PORTLAND Ore. (KPTV) – After months of camping, crime, and drug use outside one of his buildings in downtown Portland, real estate mogul and philanthropist, Jordan Schnitzer, is using bike racks to clean up the sidewalk.
Schnitzer installed about two dozen metal bike racks along the block of Northwest Broadway between Northwest Flanders and Glisan Street. He’s not the only local business owner to do so in the downtown area. Planters and bike racks have been popping up in front of businesses in the “Furnishing Zone” of sidewalks. That’s the area between the curb and the pedestrian thorough-way that tends to have mailboxes, plants, and trash cans. It’s also a zone where many of the unhoused pitch a tent. Schnitzer’s bike racks take up the zone and the goal is to keep the space from being used to camp.
“It’s one way for us to promote bikes to people who ride bikes and two to help clean up the streets so tenants will look at this building and want to be here for their business,” Schnitzer said.
Schnitzer donates millions each year to help the unhoused get back on their feet. He owns the property Bybee Lakes Hope Center sits on. It houses 300 people and in its first year, the center saw 500 people experience homelessness walk through its doors. Schnitzer believes more investment in centers like this one will help make an impact on the crisis instead of encouraging camping on city streets.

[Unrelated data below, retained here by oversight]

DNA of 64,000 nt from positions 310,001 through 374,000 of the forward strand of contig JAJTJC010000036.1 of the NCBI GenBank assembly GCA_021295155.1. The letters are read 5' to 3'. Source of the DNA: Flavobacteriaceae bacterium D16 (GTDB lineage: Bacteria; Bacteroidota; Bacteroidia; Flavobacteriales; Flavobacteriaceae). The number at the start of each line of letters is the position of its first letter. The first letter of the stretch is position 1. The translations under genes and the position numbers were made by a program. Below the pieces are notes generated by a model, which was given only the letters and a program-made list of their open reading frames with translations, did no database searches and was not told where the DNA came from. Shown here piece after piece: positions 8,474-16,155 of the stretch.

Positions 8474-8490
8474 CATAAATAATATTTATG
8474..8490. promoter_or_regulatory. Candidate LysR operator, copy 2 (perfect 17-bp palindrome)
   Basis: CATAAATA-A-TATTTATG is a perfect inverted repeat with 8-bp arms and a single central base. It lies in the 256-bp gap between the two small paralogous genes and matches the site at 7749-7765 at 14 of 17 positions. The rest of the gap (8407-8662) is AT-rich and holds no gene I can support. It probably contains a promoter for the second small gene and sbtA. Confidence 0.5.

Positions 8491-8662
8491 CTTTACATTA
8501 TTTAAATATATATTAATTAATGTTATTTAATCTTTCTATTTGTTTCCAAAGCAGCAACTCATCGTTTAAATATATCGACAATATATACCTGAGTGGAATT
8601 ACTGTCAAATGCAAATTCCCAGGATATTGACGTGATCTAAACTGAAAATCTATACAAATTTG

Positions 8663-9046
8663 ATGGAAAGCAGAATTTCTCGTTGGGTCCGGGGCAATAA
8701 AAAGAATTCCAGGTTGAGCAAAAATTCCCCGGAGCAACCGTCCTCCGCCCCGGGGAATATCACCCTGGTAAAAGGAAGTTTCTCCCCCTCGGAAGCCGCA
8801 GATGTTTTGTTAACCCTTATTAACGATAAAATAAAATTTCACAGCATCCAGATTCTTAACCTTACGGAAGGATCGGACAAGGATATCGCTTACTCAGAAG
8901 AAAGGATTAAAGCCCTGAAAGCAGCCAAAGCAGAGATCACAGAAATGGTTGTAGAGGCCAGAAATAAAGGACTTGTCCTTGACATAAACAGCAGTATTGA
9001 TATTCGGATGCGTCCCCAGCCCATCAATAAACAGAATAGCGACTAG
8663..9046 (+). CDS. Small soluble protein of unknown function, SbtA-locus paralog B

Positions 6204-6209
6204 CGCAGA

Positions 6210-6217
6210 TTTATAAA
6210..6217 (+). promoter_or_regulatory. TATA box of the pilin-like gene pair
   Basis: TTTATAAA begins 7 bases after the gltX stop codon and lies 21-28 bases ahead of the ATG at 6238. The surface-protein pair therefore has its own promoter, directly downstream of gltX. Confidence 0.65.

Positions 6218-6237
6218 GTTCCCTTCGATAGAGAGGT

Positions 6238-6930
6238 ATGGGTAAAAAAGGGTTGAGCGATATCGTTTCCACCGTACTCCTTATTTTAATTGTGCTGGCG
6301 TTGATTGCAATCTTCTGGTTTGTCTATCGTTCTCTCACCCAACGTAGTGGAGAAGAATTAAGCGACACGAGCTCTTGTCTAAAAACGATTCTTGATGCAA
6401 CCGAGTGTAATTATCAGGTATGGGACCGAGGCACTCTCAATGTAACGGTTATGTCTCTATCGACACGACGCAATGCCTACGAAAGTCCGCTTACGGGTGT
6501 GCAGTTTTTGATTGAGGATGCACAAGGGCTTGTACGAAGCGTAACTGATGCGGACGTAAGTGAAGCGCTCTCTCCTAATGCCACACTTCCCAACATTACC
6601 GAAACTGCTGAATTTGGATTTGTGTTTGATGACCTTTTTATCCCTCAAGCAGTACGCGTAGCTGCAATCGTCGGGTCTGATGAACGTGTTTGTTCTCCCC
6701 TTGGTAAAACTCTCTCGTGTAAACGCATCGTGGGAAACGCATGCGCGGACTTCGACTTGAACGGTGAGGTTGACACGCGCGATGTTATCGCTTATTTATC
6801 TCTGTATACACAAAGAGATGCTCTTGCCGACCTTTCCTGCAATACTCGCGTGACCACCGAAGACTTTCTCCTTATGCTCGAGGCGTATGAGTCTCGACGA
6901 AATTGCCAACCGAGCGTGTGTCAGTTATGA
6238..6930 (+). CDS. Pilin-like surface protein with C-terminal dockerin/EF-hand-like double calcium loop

“The bike racks are one solution, planters are another but the key is really helping people get off the streets and into facilities like the Bybee Lakes,” Schnitzer said.
Schnitzer admits he didn’t get permits for the bike racks because he didn’t know one was required. The Portland Bureau of Transportation said they were not aware of the bike racks and are looking at “next steps.” Schnitzer said he filed for a permit last Friday.
Schnitzer said there needs to be a fine line between helping those on the streets and remembering tax-paying stakeholders. In Schnitzer’s eyes, a successful and vibrant city starts with the real estate market and a vibrant downtown core. So the bike racks area small part in trying to bring Portland’s image back.
“We use to be a jewel nationally,” Schnitzer said. “Every other month the New York Times used to have an article about us being a foodie city or to visit, or about the mountains, or about the beach, or about all things we love. How this has gone down the sinkhole to be one of the embarrassments nationally, is staggering.”
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